As the controversy over BNK48’s swastika t-shirt starts to fade, the Office of the Basic Education Commission (OBEC) says that “the problem is not with the curriculum.”
On 25 January 2019, BNK48, a successful Japanese girl band franchise in Thailand, became engulfed in controversy when band member Pichayapa ‘Namsai’ Natha was shown on TV performing in a t-shirt with the Nazi symbol. She said she did not know about its cruel history.
On 26 January 2019, the Israeli Embassy in Thailand issued a statement that the incident was an insult to millions of people whose relatives had been killed in the Holocaust. On 27 January 2019, Georg Schmidt, German Ambassador to Thailand, tweeted “we share the shock and dismay expressed by @ShapiraSmadar from the Embassy of #Israel. We invite members of #BNK48 to discuss the terror of the Nazi Dictatorship with us.”
On 28 January 2019, the Embassy of Poland in Bangkok also posted on Facebook that it “expresses its full solidarity with the Embassy of Israel in its shock and dismay over the Nazi outfit worn by the singer of #BNK48 band.”
On the same day, Namsai and BNK48 apologized to the Israeli Embassy in Thailand and promised to promote awareness about Holocaust. BNK48 also agreed with the German Ambassador to hold a workshop about the history of Holocaust.
According to Matichon Online, Nitsuda Apinuntaporn, Director of the Academic Affairs and Educational Standards Bureau of the Office of the Basic Education Commission (OBEC), Ministry of Education, commented on Namsai’s case, saying that there is no need to review the curriculum since the facts are there and cannot be changed. Kids study but maybe can’t remember.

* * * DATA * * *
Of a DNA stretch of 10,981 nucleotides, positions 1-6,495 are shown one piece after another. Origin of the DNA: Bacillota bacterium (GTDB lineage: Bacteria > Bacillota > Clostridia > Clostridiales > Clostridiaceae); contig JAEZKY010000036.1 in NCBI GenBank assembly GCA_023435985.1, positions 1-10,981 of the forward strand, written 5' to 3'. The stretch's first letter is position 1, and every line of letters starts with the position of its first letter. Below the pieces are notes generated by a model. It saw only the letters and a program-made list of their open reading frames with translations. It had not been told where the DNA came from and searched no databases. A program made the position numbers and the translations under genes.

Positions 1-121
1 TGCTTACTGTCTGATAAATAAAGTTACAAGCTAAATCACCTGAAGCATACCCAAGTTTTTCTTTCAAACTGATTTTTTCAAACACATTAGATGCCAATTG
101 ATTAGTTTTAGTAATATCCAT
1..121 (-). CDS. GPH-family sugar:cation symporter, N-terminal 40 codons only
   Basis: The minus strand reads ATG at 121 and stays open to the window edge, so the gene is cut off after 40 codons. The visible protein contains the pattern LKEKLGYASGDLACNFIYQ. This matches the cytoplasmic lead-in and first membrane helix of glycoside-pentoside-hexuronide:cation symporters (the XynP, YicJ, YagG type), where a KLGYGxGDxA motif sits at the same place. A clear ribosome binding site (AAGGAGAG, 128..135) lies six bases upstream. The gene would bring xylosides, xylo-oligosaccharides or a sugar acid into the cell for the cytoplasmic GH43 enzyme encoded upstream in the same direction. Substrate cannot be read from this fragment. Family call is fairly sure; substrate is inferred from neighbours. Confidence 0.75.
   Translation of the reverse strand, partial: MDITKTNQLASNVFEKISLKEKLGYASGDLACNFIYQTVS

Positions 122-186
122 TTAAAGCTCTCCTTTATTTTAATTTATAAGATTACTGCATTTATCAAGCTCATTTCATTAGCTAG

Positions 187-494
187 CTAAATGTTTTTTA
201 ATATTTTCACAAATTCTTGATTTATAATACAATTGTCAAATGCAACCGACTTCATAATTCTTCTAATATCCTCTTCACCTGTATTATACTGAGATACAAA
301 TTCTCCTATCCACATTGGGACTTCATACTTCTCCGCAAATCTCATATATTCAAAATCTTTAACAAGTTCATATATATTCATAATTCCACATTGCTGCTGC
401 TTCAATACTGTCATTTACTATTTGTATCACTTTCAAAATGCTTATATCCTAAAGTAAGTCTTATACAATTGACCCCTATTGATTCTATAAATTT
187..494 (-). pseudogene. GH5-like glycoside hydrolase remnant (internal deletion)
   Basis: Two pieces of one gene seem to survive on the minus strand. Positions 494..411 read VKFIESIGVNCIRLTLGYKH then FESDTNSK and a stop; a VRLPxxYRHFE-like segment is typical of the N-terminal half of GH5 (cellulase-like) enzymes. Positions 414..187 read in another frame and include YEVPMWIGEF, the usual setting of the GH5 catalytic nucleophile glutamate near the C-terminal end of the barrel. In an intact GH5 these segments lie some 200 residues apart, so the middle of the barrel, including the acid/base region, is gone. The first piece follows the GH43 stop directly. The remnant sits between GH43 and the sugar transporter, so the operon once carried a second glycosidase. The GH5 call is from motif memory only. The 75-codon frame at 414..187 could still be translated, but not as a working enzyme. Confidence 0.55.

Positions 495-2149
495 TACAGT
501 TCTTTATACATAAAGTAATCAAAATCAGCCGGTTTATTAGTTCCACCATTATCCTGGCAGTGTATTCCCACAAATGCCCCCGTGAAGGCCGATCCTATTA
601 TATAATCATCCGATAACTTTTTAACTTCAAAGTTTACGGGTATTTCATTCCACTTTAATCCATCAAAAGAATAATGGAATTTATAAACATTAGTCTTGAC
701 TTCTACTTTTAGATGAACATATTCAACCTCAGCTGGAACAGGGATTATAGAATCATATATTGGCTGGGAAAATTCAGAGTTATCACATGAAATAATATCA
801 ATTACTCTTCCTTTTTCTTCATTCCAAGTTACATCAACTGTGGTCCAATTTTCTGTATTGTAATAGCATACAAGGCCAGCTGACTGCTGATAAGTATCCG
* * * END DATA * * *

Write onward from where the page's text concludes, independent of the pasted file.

“The problem is not with the curriculum. This incident happened, I think, because of carelessness. We cannot blame the kid alone, because she did not realize the consequences. So she became a victim, because the adults did not take care of her. The ones taking care of the artist should have checked if the dress was proper before the rehearsal. What is important is the shop that produced the shirt for sale, which I understand is for business and was probably not intended to cause damage.”
Simon K. Li, Executive Director of the Hong Kong Holocaust and Tolerance Centre, told the New York Times that many similar cases happened in Asia, including India, South Korea, Taiwan, and Thailand because “there is little education in the region about genocides generally and the Holocaust in particular.” David Streckfuss also told the same source that there is next to zero knowledge or interest about Nazi history and the swastika symbol.
Correction: To prevent misleading the public, we have deleted content about a Twitter user who posted a message defending the BNK’s use of Swastika symbol; it is not known if it was a prank or real. We would like to apologize for our error of judgement.